Did the law permit an election to a more favorable formula?
California Courts of Appeal, First Appellate District heard and decided the case, The Gillette Company & Subsidiaries v. California Franchise Tax Board (“Gillette”).  It agreed with the taxpayer that the Compact allowed for an election.  California, as a sovereign signatory member of the Compact, could not unilaterally modify  the Compact’s provisions. Although the court has granted a rehearing and vacated its opinion on its own motion on August 9, 2012,  the case continues to have significant importance, because even if this court retreats, this issue remains alive and well in many other states where the courts have not yet addressed the question.
The California legislature was not sure how the case would come down after it was argued, so it decided that California would withdraw from the Multistate Tax Commission. In June, the legislature repealed the Compact (RTC § 38001 et. seq.) and withdrew from the commission, hopefully eliminating the issue for both past and future periods. The Governor signed the bill an June 27, 2012. See SB 1015.
Can the California legislature retroactively eliminate the refund petitions with new filing standards?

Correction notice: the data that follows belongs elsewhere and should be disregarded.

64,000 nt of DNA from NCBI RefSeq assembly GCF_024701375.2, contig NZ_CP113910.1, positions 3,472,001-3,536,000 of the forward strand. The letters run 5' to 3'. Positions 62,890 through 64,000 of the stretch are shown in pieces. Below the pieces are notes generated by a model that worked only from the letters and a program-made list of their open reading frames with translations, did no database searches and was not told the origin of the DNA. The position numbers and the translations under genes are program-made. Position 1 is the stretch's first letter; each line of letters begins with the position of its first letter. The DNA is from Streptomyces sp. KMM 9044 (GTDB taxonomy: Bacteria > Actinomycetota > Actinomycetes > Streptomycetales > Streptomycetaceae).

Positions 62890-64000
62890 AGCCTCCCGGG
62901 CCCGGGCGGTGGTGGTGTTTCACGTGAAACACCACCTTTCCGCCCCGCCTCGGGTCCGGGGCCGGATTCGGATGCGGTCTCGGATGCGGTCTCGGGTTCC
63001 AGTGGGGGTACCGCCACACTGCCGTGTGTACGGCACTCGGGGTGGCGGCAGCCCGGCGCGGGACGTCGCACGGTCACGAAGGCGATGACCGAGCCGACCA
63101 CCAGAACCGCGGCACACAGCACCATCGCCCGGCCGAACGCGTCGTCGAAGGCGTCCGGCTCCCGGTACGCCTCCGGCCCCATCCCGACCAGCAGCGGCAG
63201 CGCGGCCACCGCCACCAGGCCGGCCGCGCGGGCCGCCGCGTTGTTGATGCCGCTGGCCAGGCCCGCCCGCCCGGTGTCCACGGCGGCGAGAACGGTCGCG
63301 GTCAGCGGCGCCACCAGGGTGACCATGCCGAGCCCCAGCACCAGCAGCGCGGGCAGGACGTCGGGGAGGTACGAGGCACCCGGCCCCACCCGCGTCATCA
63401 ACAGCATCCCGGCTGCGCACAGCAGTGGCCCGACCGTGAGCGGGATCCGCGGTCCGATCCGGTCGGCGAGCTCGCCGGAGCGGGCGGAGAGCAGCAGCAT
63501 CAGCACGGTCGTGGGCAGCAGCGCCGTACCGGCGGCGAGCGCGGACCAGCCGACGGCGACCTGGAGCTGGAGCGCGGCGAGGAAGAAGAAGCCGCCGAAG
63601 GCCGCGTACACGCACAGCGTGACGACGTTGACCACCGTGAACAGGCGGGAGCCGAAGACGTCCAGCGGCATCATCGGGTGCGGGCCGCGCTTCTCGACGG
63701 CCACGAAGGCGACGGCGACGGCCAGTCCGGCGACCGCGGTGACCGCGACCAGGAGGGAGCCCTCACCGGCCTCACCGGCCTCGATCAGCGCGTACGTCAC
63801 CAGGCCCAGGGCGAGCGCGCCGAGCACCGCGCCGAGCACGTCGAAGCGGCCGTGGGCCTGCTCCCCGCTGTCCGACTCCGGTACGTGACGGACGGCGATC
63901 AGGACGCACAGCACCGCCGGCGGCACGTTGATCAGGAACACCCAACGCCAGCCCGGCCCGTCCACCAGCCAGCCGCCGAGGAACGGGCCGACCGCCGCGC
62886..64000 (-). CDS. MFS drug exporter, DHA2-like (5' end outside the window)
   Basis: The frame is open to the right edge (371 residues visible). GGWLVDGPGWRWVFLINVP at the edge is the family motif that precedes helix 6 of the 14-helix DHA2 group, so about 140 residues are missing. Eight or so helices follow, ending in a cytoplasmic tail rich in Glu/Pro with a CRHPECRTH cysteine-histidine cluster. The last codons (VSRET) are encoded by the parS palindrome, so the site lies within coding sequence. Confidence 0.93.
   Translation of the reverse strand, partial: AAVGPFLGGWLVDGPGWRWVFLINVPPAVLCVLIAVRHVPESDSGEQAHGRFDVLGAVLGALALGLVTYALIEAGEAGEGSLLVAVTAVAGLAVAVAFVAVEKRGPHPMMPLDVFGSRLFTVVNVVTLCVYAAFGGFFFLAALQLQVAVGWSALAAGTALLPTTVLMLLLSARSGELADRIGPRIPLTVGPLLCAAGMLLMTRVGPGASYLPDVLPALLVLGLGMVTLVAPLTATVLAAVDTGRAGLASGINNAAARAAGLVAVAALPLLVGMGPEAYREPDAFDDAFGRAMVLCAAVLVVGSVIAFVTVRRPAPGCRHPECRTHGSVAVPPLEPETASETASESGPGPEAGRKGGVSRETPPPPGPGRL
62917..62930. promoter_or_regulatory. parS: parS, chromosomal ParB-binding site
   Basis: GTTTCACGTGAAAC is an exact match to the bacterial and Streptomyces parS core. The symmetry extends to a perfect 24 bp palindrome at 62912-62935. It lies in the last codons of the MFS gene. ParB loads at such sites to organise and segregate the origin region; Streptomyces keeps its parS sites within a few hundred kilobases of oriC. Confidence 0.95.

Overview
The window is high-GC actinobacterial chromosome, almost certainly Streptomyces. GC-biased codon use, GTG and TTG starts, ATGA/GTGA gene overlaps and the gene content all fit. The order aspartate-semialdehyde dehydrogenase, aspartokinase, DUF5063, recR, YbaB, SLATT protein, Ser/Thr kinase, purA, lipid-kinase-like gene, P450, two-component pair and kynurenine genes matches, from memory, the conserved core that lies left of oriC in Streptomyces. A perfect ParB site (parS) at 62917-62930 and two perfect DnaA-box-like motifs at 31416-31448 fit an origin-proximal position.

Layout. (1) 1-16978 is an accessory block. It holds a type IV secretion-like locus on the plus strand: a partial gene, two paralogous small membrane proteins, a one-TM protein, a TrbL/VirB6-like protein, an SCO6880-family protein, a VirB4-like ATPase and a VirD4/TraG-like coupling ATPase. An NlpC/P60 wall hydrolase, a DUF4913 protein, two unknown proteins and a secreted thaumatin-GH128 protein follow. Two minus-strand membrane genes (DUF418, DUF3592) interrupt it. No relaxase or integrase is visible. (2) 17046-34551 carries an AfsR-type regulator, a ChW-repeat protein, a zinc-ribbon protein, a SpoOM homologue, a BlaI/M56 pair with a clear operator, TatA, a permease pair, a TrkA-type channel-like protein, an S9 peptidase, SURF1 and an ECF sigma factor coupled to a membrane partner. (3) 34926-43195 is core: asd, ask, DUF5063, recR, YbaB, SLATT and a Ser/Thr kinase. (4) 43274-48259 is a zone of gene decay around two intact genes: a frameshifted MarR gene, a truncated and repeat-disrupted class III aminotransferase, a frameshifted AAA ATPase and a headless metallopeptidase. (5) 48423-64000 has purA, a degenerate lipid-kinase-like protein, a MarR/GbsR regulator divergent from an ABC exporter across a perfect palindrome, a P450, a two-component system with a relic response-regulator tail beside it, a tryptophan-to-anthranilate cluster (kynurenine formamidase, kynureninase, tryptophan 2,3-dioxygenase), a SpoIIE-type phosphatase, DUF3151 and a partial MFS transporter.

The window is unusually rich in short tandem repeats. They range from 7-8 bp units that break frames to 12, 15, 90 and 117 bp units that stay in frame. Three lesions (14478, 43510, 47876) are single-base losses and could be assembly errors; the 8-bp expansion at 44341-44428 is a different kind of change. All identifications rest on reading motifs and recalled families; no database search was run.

If you are one of the out-of-state taxpayers who paid income tax under California’s four-factor formula (double-weighted sales factor), you would probably like to consider a refund. However, there is a slight problem. Apparently, the legislature was concerned about a flood of refund requests, and on June 27, 2012, when SB 1015, § 4 became law, the refund possibility seems to be gone. The law now reads:
- The doctrine of election (see generally Pacific Nat. Co. v. Welch (1938) 304 U.S. 191), provides that an election affecting the computation of tax must be made on an original timely filed return for the taxable period for which the election is to apply and once made is binding.
- The doctrine of election described in subdivision (a) applies to any election that affects the computation of tax under Part 10 (commencing with Section 17001), Part 10.2 (commencing with Section 18401), and Part 11 (commencing with Section 23001) of Division 2 of the Revenue and Taxation Code, unless otherwise provided.
- Subdivision (b) does not constitute a change in, but is declaratory of, existing law.
This means that if the taxpayer did not originally elect to use the UDIPTA equally-weighted three-factor formula when it filed its original return, then it cannot now file an amended return to make the election. The statute asserts that this position is not a change in law, but a declaration of existing law. Of course, this sounds a bit disingenuous because the state maintained throughout the litigation that no election ever existed.